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dc.creatorLavine, Dicken
dc.date.accessioned2012-03-23T18:51:40Zen
dc.date.available2012-03-23T18:51:40Zen
dc.date.created2001-02en
dc.date.issued2012-03-23en
dc.identifier.issn0040-4209en
dc.identifier.urihttp://hdl.handle.net/2152/15185en
dc.description.abstractScattered throughout the state budget, these programs surface not only in the Texas Department of Economic Development and the Texas Workforce Commission, but also in agencies as disparate as the Texas Agricultural Extension Service, the Texas Department of Criminal Justice, and most institutions of higher education. Historically, economic development efforts in Texas have lacked coordination: the apples (direct appropriations) are separated from the oranges (tax incentives). The creation of an integrated (or unified) economic development offers one strategy for addressing this issue.en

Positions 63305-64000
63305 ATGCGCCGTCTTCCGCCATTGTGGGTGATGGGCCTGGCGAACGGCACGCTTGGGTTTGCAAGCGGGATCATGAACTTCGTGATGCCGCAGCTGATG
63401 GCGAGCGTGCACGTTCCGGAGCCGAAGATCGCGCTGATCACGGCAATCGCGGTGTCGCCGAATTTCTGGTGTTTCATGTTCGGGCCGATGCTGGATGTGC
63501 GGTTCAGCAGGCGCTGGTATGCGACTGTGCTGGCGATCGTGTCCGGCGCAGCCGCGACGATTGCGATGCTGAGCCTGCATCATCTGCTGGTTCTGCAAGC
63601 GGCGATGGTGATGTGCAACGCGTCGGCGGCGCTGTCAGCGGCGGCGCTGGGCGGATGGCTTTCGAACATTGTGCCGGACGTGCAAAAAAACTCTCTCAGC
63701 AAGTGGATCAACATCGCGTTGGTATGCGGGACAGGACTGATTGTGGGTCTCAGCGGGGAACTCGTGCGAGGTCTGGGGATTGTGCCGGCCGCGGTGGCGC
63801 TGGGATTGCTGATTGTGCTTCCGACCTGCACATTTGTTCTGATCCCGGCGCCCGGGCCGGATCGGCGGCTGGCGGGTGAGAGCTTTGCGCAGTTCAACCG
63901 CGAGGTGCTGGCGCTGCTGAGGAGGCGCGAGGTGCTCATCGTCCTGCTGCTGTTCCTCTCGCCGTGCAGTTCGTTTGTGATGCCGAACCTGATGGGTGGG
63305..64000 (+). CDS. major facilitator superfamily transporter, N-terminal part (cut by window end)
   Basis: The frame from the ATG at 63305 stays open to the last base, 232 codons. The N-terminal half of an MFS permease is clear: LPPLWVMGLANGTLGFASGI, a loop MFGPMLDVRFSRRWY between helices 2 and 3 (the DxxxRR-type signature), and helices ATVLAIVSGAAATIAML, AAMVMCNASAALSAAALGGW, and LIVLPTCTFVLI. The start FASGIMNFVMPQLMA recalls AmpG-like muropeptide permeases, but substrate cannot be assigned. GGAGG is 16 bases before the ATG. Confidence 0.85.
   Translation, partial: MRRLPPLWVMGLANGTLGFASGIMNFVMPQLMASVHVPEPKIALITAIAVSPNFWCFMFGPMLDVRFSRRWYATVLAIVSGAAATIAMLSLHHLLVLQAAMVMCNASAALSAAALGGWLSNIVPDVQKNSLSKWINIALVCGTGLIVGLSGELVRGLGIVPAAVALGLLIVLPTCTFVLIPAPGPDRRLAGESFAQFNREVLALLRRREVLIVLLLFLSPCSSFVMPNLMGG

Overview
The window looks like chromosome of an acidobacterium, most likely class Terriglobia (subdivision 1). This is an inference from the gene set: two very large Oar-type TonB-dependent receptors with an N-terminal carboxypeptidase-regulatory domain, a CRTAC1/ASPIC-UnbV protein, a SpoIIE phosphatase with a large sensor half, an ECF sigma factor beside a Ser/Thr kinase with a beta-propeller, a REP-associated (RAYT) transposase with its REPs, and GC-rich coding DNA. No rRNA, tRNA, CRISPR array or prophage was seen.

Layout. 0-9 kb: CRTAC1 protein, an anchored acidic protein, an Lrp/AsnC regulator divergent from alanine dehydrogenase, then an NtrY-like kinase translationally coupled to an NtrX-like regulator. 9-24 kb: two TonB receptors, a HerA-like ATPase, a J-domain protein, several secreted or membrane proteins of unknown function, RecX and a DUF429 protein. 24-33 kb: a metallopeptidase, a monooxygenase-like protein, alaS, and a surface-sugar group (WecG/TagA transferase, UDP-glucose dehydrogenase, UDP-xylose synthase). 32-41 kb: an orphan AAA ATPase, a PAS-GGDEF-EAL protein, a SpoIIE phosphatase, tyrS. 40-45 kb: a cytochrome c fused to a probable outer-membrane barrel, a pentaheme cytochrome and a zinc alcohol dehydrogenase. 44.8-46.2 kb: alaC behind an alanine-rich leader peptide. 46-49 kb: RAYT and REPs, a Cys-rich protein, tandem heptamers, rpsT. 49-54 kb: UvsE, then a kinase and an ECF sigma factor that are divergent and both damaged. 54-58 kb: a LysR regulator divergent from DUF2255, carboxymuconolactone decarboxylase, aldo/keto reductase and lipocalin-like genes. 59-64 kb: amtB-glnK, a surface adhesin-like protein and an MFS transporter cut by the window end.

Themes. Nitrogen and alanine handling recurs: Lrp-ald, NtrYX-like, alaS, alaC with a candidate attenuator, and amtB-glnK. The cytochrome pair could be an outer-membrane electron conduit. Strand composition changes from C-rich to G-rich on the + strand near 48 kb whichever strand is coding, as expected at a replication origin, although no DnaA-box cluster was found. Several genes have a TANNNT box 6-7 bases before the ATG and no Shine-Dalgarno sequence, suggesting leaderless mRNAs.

dc.language.isoengen
dc.publisherBureau of Business Research, The University of Texas at Austinen
dc.relation.ispartofseriesTexas Business Review;en
dc.subjectTexasen
dc.subjecteconomic developmenten
dc.titleAn Integrated Economic Development Budget: Putting Apples and Oranges in the Same Basketen
dc.typeJournalen
dc.description.departmentIC2 Instituteen


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